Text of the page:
“Doing nothing” can be considered a type of lake weed management technique. We understand and often agree with those who feel leaving it up to nature is the best alternative. But the unintended consequences of non-action can lead to severe environmental problems that become difficult and expensive to manage.
Nonnative, invasive aquatic plants are the real problem.
“I can’t fix this”
I met a group of homeowners on a private 12-acre lake. They’d all built homes about the same time 12 years earlier. They had photos of what once was their beautiful little lake. It was postcard perfect… Perfect, 12-years before.
A few white lilies grew in a couple small clusters. Half of the owners wanted to get rid of them, and half thought they were “pretty” and wanted them left alone. So as a group, they did nothing.
When I arrived, there was one small area of open water in the middle, maybe just three or four acres. Most of the once-pristine lake was completely choked with white lilies. No one could swim or get their boats out. Their lake had become unusable.
“I can’t fix this,” I told them. “This has to be professionally treated with herbicide, or completely dredged, or both.” By doing nothing, the residents had created a problem that would take a lot of money and time to correct.
“What’s up with that weed harvester?”
I visited my brother Dick, on a big lake in Florida. In the distance I saw a weed harvester going up a canal.
“What’s up with that weed harvester?” I asked.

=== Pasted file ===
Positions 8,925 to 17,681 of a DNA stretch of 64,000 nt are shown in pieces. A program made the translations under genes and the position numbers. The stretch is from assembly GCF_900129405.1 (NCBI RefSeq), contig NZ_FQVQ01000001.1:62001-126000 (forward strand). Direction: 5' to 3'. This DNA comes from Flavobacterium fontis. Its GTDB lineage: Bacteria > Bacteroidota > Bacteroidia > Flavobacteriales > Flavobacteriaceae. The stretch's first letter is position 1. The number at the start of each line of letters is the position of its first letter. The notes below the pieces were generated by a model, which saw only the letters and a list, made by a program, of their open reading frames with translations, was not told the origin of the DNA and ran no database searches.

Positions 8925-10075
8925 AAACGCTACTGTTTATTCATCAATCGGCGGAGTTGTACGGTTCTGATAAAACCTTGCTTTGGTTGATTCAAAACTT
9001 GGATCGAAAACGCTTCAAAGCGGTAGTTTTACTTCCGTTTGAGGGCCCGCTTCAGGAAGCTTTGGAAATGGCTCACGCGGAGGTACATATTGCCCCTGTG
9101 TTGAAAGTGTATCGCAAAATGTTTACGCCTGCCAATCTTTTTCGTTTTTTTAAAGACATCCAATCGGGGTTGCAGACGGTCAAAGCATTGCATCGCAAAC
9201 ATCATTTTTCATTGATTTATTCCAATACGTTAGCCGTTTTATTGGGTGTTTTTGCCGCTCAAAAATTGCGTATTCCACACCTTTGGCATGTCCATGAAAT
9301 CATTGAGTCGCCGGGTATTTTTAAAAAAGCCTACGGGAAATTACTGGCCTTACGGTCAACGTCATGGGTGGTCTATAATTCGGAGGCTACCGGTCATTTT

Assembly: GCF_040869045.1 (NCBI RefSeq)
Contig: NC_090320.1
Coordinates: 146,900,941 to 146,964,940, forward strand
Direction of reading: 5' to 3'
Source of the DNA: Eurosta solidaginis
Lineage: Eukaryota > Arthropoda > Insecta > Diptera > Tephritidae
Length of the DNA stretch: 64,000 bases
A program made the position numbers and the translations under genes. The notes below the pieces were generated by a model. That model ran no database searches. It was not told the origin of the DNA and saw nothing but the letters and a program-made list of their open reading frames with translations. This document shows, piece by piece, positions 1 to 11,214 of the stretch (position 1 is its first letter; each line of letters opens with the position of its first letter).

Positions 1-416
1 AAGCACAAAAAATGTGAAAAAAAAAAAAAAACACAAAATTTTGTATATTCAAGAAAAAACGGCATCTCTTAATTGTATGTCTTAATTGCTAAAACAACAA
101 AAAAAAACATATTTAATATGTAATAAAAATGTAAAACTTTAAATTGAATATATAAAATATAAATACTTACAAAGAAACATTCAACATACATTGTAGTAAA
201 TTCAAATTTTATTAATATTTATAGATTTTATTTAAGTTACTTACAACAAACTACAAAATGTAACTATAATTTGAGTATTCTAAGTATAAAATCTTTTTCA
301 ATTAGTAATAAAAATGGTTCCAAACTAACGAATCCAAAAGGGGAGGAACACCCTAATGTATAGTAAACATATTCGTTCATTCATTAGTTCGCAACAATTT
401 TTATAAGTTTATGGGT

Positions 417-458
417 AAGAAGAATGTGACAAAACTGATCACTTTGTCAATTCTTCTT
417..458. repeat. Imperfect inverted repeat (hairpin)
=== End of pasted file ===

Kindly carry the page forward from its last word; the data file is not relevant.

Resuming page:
“Everyone chipped in and bought it so we can all get out into the lake,” he said. “They’re doing our canal next. Come here, I’ll show you.”
Dick’s place was on a canal close to the lake. When we got to his dock I was shocked. His entire canal was choked with hydrilla. Out in the lake I could see hydrilla spanning out over 100 yards. A solid mass of one of the worlds most invasive weeds with stems that can grow one inch per day, per stem! It can grow in water up to 20 feet deep. It’s the stuff of nightmares.
They residents needed the weed harvester to cut paths to open water. Otherwise they could no longer use their lake.
Nonnative plants are biological pollutants that wreak havoc on water bodies.
Left unchecked, they overwhelm and destroy native ecosystems. Ask any property owner where hydrilla, water lilies, purple loosestrife, parrot feather or starry stonewart has taken over their lake.
Doing nothing is not an answer
There is no single solution to aquatic plant problems, no “one size fits all” solution. For large areas, aquatic herbicides are the most practical. For clearing weeds (that don’t spread by fragmentation,) physical removal can work. Lakebed agitators like blowers and weed rollers will work in small areas, (just don’t overdo it). Dredging is effective in lakes that have filled in with sediment.
More exotic techniques such as weed-eating fish and insects have had some success in reducing invasive aquatic plants.
Our LakeMat Pro and MuckMat Pro are chemical-free and 100% effective in eliminating lake weeds for individual lakefronts. They don’t create more weeds by fragmentation. Being gas- and water-permeable, they allow your lake bottom to “breath,” so the microorganisms that keep your lake clean are unaffected.
None of these techniques are without flaws. But in most cases, “doing something” is always better than doing nothing to control invasive aquatic weeds.
LakeMat Pros are for lake weeds only.
MuckMat Pros are for both lake weeds and a firmer lake bottom.
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